Spreading the Gospel of Vancouverism

As planning director of Vancouver until 2006, Larry Beasley was instrumental in the creation of the downtown's new form. Since stepping down, he's been spreading the word across the globe of what makes Vancouverism work so well.
April 7, 2009, 6am PDT | Tim Halbur
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"Mr. Beasley is identified with so-called Vancouverism, a planning movement that is "characterized by tall, but widely separated, slender towers interspersed with low-rise buildings, public spaces, small parks and pedestrian-friendly streetscapes and facades to minimize the impact of a high-density population," according to The New York Times.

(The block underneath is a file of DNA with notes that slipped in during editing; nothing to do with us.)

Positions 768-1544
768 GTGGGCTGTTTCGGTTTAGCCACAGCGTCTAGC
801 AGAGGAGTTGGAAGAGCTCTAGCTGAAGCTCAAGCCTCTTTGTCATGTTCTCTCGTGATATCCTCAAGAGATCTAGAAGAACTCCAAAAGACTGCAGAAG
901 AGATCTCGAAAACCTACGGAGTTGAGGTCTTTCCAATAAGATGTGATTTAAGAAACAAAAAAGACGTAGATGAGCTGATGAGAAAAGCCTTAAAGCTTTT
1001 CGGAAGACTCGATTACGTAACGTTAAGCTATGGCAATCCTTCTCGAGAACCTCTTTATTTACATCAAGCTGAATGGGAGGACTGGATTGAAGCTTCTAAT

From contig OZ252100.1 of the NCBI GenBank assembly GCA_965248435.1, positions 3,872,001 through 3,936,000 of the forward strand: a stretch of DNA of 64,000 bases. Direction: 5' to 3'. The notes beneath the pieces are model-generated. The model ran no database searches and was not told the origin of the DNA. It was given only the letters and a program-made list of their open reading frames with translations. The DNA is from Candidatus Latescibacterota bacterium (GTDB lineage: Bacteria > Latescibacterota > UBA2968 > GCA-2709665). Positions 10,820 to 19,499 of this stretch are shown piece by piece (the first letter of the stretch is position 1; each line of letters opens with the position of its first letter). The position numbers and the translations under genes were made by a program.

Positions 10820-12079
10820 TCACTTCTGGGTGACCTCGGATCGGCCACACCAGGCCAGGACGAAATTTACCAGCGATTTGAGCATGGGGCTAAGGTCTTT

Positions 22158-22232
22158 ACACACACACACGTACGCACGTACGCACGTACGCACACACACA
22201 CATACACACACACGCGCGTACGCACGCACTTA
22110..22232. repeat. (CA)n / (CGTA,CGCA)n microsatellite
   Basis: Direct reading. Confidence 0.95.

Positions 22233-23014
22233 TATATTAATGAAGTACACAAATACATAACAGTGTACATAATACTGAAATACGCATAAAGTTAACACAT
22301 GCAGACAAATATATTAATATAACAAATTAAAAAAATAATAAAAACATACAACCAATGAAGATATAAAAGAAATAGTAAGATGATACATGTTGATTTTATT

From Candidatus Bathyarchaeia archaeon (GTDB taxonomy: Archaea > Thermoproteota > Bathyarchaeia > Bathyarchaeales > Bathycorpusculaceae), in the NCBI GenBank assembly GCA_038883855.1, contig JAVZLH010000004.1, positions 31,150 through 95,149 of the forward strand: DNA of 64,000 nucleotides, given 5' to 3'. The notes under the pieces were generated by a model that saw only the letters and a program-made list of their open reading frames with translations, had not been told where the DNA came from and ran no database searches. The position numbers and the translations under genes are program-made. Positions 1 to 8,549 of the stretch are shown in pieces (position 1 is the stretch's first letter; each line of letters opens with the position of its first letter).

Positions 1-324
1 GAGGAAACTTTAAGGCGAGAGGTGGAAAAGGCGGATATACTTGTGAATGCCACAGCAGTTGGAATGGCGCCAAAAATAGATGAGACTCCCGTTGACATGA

Since stepping down as the city's chief planner, Mr. Beasley, 60, has taken Vancouverism abroad, to cities as distant and different as Dallas, Rotterdam and Abu Dhabi. He is putting even more emphasis on sustainable planning. Not as a catchy marketing device, but as a real, practical, technology-based solution to urban woes such as traffic congestion, pollution, and general hideousness.

He has his work cut out for him: Among his many assignments is the improvement of Ottawa."

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Published on Saturday, April 4, 2009 in National Post
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